The existing answers have mostly addressed your question, but just for posterity, I want to clarify a couple things.
You have to be careful with dBi, as it is not equivalent to total radiated power. Different antennas can have drastically different efficiencies.
What dBi tells you is the peak gain out of all possible directions when compared to a perfect antenna that radiates uniformly and omnidirectionally (isotropic). You should also note that this is a ratio, and that it is on the logarithmic scale, so 3 dB is 2 times more, whereas 20 dB is 100 times more (and the i in dBi means isotropic).
Anyway, the important thing to realize is that a 2.2 dBi antenna could have terrible gain in every direction except for what it is directly pointed at (a narrow beamwidth) and actually be radiating less total power than an omnidirectional antenna.*
When you are in line-of-sight (LOS) environments this peak gain is probably all that matters, as long as the antenna is in fact correctly pointed at the other antenna.** However, in indoor and non-line-of-sight (NLOS) environments, you can get a huge amount of multipath which will create crazy interference patterns -- the signal will bounce off the floors, ceilings, your refrigerator, your phone, etc., and depending on where you are these different reflections can add constructively or destructively, giving you drastically different received power. In these NLOS environments the efficiency of the antenna (total radiated power) often matters a lot more than the directivity (dBi).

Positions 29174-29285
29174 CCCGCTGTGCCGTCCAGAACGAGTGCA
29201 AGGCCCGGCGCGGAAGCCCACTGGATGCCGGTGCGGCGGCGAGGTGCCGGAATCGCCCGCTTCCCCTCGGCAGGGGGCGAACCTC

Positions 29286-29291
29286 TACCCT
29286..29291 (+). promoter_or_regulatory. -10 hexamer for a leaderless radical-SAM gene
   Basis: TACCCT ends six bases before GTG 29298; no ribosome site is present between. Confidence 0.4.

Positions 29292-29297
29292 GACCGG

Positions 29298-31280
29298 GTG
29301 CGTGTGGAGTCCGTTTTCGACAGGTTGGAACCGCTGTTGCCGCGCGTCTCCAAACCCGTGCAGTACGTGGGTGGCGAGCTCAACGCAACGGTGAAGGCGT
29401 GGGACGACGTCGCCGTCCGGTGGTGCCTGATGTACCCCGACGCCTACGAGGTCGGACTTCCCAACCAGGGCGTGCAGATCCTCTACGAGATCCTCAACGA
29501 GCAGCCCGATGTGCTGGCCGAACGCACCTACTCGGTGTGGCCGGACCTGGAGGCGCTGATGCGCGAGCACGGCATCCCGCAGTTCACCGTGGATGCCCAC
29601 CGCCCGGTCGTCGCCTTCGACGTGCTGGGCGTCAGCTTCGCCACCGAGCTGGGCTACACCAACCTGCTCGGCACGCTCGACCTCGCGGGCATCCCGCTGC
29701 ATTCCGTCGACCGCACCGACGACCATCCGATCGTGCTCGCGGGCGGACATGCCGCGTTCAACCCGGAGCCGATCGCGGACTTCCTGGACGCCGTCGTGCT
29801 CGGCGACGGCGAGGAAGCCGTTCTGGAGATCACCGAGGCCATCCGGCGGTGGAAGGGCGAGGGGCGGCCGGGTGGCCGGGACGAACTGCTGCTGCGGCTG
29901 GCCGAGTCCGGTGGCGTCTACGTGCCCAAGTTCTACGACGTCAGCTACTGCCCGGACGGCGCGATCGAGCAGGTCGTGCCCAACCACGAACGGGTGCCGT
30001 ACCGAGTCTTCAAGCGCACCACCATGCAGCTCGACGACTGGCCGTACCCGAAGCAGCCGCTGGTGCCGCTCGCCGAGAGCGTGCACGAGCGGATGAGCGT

* For example, a perfect 3 dBi antenna (2x gain) would radiate all of its power in 180 degrees, both azimuth and elevation (think half of a sphere). This is never achievable in reality, as it is always a gradual change in gain (notably, when you look at beam patterns they typically draw the 3 dB line, a heatmap would show a gradual change). However an antenna that achieved a 3 dBi gain in just an 18 degree beamwidth would also be considered a 3 dBi antenna, even though it is radiating 1/100th the power (since it is 1/10th as wide in azimuth and 1/10th as wide in elevation).
** In the absence of any other objects/reflections, the other antenna would only receive the power that was directly radiate towards it, so it really doesn't matter what the gain in any other direction is. Though, in reality, even with ground bounces you can get some screwy interference patterns.
Final thought -- if you look at a free space path loss calculator, e.g. https://www.pasternack.com/t-calculator-fspl.aspx, that 2.2 dBi gain gives you about a 22 m additional range (same pathloss at 78 m for a 0 dBi antenna as 100 m for a 2.2 dBi antenna). Your 7 dBi antenna would give another 75 m, up to 175 m for the same pathloss. Again, this is only in an ideal freespace (no reflections/absorption) and a perfectly pointed antenna.
You should also note that you can be breaking the law with too high a gain of antenna -- the FCC limits unlicensed transmission in the 2.4 GHz band to 1 watt EIRP (equivalent isotropic radiated power). Also, at some distance the bluetooth protocol will probably actually start to fail, as the latency from speed of light (about 1 us roundtrip at 175 m) can break things (though I'm much more familiar with WiFi).